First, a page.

March 10, 2016 By Memunatu Bangura
As Sierra Leonean women joined others across the world to celebrate International Women’s Day Tuesday, 8 March, President Ernest Bai Koroma gave a hint of his unwilling to sign the Safe Abortion Act, as he cautioned that the right to life was an entrenched clause in the constitution of Sierra Leone which should be protected.
He noted that though Sierra Leone was a signatory to the Maputo Protocol, to effect the needed changes, process should be made judiciously.
“Certain aspects [of the Safe Abortion Act] are not clearly defined in the Bill. The definition as to who is a medical practitioner, among others, is not clear in the Bill. We have made our comments,” he stated.
The president had refused to assent to The Safe Abortion Act, 2015, which was pioneered by a ruling party lawmaker and enacted by Parliament. He returned the Act to the House for “consultation” after religious leaders who are vehemently oppose the Act met him at State House early this year.
However, after holding consultations with both pro and anti abortionists, it was expected that Parliament would vote on the Act, as stipulated by the 1991 Constitution, but they again sent it to the president, who is yet to sign it, despite being urged to do so by activists at home and abroad.
Hundreds of women gathered at Miatta Conference Centre, Brookfields in Freetown to observe International Women’s Day, a day after the Minster of Social Welfare, Gender and Children’s Affairs and his deputy, Alhaji Moijuej Kaikai and Mustapha Bai Atila were sacked, after they public brawled on the eve of the celebration.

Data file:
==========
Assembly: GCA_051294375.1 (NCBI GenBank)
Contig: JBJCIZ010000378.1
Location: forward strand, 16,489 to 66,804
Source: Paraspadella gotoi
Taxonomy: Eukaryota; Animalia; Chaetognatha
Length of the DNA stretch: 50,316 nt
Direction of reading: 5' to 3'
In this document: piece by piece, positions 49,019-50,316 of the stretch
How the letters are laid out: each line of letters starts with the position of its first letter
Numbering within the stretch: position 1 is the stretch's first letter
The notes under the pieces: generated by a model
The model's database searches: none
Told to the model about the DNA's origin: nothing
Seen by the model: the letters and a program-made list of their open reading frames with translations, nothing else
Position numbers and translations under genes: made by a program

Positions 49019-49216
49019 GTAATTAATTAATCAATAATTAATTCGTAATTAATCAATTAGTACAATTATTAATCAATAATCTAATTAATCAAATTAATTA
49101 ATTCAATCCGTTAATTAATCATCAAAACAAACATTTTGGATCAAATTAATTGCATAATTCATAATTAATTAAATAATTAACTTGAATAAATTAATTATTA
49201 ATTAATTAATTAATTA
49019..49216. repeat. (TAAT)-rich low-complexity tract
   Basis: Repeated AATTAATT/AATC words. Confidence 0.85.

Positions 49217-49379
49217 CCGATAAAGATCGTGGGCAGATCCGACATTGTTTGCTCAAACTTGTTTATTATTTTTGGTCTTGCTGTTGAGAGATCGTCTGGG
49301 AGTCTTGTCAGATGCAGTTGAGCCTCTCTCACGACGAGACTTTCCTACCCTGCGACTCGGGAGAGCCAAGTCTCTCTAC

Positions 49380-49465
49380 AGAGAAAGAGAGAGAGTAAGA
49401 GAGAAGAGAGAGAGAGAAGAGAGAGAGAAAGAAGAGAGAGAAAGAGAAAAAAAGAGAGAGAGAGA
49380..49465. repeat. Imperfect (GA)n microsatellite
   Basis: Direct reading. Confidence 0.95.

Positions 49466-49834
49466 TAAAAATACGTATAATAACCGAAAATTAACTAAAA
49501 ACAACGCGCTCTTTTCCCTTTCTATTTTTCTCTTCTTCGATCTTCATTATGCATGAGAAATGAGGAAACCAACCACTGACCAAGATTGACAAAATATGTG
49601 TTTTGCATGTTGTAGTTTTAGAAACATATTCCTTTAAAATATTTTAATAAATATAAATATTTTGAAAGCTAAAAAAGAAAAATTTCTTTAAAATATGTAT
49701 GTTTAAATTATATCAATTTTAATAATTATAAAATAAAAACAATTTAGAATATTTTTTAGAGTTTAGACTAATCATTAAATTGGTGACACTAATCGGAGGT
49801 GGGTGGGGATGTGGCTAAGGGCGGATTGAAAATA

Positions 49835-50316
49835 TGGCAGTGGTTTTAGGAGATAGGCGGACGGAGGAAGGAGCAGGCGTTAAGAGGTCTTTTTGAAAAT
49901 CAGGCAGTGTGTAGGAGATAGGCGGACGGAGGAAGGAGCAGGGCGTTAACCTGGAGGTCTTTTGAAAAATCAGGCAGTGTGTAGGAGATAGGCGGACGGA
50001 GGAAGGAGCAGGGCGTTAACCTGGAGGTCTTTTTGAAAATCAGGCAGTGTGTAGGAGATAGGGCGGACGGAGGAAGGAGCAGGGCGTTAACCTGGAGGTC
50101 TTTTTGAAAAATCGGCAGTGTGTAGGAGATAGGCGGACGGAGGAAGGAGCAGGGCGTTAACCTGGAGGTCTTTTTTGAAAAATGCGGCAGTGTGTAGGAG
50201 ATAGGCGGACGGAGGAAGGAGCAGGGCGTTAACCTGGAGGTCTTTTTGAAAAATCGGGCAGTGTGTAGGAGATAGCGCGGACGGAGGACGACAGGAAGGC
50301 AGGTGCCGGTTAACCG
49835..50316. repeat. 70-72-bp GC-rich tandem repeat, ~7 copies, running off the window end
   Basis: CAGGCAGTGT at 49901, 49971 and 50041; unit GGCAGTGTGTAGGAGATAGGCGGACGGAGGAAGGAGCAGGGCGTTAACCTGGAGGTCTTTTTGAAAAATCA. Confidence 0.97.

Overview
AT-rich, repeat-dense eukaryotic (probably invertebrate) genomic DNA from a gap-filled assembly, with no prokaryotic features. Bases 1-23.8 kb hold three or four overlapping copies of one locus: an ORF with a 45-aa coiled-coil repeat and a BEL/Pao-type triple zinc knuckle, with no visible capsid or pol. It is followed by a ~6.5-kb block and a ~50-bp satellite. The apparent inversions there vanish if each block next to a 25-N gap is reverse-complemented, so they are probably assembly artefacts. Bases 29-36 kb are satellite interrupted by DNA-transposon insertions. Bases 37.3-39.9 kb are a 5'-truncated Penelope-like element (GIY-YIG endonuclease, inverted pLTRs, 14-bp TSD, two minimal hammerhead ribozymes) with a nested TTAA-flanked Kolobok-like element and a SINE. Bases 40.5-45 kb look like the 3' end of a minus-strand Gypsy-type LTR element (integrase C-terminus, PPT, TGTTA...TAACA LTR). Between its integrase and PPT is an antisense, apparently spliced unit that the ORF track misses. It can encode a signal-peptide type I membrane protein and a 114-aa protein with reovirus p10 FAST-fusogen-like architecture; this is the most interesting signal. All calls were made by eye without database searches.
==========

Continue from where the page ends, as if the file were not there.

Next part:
The celebrations went on though without the duo, with the First Lady, Mrs. Sia Nyama Koroma, joining the women, on a day declared as public holiday, to present various petitions to the president.
The president described the day as a moment of reflection on progress made and the challenges relating to the attainment of gender equality in Sierra Leone.
“It is clear that Sierra Leone’s women are seizing on the ongoing constitutional review process to advocate for empowerment through the constitution. They want gender parity to be provided for in the reviewed constitution,” he said.
President Koroma acknowledged the need for gender empowerment, thus emphasising the need for the protection of the rights of women and girls.
He noted that the day offers a platform each year to share experiences on how to overcome challenges and how to better implement plans for the coming year.
“It offers us the moment to renew our commitment to the unstoppable forward match towards the achievement of our collective aspiration of gender parity and this year’s theme: ‘Pledge to Gender Parity’ could not have been a better challenge to our commitment to this aspiration.”
President Koroma encouraged women to stand up for their rights and follow up on any acts of abuse or rape against them. He went on to note that women should monitor and report cases of corruption in the implementation of the free health care initiative.
He pledged his commitment to supporting women and girl child education in the country, adding that his government would continue to pay tuition fees for girls in secondary schools.
President Koroma further promised pregnant girls that they would continue to receive formal education.
Meanwhile, pro-abortionists should be deeply concerned with the statement of the president as it is the clearest indication yet that he will side with the anti-abortionists, who draw largely from the Inter-Religious council of Sierra Leone and traditionalists.